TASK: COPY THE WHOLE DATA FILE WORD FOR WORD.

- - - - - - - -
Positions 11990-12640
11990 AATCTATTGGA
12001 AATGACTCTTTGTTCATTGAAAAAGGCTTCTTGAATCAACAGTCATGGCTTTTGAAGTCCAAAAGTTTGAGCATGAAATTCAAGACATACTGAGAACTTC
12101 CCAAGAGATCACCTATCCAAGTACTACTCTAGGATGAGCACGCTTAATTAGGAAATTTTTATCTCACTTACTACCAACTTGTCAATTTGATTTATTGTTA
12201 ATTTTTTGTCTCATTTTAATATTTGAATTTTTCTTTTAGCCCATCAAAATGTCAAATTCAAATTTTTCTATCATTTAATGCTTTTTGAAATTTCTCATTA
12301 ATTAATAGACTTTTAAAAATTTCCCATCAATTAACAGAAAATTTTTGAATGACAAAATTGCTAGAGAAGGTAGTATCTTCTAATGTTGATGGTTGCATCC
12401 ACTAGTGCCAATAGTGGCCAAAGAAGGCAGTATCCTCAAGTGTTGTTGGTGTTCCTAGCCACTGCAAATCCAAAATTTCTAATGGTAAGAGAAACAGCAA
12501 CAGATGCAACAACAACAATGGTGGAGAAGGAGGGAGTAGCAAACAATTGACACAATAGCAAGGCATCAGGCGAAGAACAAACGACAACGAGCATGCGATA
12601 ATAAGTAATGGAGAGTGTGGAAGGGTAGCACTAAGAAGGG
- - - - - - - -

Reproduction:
Positions 11990-12640
11990 AATCTATTGGA
12001 AATGACTCTTTGTTCATTGAAAAAGGCTTCTTGAATCAACAGTCATGGCTTTTGAAGTCCAAAAGTTTGAGCATGAAATTCAAGACATACTGAGAACTTC
12101 CCAAGAGATCACCTATCCAAGTACTACTCTAGGATGAGCACGCTTAATTAGGAAATTTTTATCTCACTTACTACCAACTTGTCAATTTGATTTATTGTTA
12201 ATTTTTTGTCTCATTTTAATATTTGAATTTTTCTTTTAGCCCATCAAAATGTCAAATTCAAATTTTTCTATCATTTAATGCTTTTTGAAATTTCTCATTA
12301 ATTAATAGACTTTTAAAAATTTCCCATCAATTAACAGAAAATTTTTGAATGACAAAATTGCTAGAGAAGGTAGTATCTTCTAATGTTGATGGTTGCATCC
12401 ACTAGTGCCAATAGTGGCCAAAGAAGGCAGTATCCTCAAGTGTTGTTGGTGTTCCTAGCCACTGCAAATCCAAAATTTCTAATGGTAAGAGAAACAGCAA
12501 CAGATGCAACAACAACAATGGTGGAGAAGGAGGGAGTAGCAAACAATTGACACAATAGCAAGGCATCAGGCGAAGAACAAACGACAACGAGCATGCGATA
12601 ATAAGTAATGGAGAGTGTGGAAGGGTAGCACTAAGAAGGG